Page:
Anne Krinsky

Anne Krinsky

A visual artist in analogue and digital media, fascinated by the ways built and natural structures change over time, currently exploring the ephemeral nature of wetlands.

I am a visual artist, working across analogue and digital media – painting, printmaking, photography and video. Historical, geographical and visual research underpin my recent practice. I am fascinated by the ways in which built and natural structures change over time.

My 'Tide Line Thames' project explored the river and its architectural structures between high and low tide lines. Funded by an Arts Council England Grant for the Arts, "Tide Line Thames' was part of London’s Totally Thames Festival in 2016 and in 2017. The project culminated with a video installation in the Thames Tunnel Shaft of the Brunel Museum and with 'Tropical Thames', an installation of large-scale digital prints in Crossrail Place Roof Garden, commissioned by Canary Wharf Arts.

In observing the tidal Thames erode metal, wood and stone, I began to think about rising sea levels and flood risks to Estuary communities and intertidal habitats. I am developing a new project to address the urgent issue of climate change and its effect on fragile wetlands, focusing first on the Thames Estuary. I received a Time and Space Residency with METAL in Southend to collect imagery for this project. In May 2018, I undertook a series of walks on the Thames Estuary Path and in other Essex wetland areas, which I documented with photography, video and drawing. Building on this documentation, I am developing a video work that explores the ephemeral nature of wetlands, along with new works on panel that merge digital and analogue media. My aim is to synthesize and contextualize imagery I have collected in wetland locations to address an environmental issue for the first time.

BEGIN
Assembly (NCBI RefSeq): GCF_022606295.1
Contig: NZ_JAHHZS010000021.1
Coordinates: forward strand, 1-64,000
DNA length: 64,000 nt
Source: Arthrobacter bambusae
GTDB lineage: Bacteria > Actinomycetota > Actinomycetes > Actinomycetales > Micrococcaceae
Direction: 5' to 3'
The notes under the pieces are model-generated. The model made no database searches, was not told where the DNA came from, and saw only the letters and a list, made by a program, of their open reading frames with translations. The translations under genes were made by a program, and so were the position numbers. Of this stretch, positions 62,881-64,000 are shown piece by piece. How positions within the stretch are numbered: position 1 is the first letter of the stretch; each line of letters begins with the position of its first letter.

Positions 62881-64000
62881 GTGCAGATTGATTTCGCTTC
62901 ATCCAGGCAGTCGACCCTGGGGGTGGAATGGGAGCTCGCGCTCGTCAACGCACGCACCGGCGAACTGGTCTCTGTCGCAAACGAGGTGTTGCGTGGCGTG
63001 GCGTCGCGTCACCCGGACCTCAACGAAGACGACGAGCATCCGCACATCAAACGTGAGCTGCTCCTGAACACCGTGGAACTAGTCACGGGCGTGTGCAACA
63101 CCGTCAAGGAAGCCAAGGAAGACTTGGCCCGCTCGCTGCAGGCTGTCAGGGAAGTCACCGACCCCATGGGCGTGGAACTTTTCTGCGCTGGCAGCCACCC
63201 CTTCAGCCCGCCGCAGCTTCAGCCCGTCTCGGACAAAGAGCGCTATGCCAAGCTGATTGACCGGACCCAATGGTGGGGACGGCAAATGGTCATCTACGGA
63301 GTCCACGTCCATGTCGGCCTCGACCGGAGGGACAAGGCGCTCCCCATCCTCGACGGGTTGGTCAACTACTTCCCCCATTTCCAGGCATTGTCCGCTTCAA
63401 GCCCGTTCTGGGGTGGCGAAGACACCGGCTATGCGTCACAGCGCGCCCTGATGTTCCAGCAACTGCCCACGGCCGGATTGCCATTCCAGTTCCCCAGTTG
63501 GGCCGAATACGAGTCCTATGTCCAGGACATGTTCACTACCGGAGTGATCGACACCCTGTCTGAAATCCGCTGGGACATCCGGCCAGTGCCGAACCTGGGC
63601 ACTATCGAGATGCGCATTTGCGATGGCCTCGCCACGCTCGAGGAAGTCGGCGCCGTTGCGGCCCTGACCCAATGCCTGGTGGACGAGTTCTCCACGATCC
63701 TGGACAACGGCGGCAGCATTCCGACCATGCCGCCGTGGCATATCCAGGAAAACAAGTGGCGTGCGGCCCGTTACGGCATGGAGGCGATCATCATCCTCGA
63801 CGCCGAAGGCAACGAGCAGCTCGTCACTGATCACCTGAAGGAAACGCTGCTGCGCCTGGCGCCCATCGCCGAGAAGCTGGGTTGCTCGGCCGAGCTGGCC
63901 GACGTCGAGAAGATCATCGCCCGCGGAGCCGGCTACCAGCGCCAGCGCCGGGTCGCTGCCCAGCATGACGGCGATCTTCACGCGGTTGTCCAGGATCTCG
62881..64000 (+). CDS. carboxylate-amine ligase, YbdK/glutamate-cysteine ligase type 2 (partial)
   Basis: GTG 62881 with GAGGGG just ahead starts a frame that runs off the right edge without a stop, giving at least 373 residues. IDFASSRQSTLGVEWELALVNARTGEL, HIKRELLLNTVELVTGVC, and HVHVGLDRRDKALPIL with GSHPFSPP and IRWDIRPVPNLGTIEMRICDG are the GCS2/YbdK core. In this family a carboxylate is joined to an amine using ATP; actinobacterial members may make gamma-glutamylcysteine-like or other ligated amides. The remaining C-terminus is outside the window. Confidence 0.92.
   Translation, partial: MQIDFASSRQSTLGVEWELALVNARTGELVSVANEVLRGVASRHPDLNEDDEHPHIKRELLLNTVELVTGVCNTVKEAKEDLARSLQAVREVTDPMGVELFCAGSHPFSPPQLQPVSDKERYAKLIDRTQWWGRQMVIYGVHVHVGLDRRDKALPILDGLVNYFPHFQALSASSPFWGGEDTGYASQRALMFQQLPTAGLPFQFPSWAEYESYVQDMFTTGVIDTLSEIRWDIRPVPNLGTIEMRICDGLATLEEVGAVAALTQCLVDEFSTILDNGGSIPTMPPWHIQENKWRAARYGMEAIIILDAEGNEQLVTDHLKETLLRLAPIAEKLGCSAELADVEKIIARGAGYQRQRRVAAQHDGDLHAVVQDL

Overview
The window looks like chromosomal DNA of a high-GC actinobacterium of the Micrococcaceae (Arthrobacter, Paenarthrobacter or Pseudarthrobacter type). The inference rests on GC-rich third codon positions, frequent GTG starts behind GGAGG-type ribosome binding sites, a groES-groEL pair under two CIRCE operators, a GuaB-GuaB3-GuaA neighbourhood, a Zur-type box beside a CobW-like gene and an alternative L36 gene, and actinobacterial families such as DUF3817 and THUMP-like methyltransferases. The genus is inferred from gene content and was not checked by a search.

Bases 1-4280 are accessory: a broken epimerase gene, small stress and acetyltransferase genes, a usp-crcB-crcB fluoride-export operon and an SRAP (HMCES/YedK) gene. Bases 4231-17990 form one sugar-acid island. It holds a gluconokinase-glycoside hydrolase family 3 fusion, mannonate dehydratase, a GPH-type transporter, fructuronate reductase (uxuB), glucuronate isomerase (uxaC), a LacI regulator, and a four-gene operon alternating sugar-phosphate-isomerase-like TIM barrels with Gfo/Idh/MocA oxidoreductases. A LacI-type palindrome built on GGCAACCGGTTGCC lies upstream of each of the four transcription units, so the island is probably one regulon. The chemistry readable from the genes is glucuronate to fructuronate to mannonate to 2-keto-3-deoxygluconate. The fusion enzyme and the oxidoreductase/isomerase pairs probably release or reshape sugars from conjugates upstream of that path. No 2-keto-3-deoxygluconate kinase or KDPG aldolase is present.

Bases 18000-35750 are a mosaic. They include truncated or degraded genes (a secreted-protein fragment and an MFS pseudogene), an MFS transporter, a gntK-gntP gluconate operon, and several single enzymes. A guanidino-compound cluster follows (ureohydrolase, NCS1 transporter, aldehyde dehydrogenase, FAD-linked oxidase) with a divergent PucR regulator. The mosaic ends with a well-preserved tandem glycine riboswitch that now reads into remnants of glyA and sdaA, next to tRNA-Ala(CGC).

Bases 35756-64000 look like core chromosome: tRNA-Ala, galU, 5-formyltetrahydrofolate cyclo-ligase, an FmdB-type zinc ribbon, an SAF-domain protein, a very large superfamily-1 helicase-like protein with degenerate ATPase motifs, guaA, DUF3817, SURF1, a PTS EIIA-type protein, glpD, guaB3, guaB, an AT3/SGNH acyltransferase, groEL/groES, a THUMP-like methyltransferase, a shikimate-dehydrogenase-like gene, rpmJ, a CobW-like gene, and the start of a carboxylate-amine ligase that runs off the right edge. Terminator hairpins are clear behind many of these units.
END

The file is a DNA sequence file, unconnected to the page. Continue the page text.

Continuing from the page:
Anne is one of our members featuring their work as part of the ClimateCultures Quarantine Connection series. We shared her series The Ephemera Scrolls on Day 15 of the 40-day series.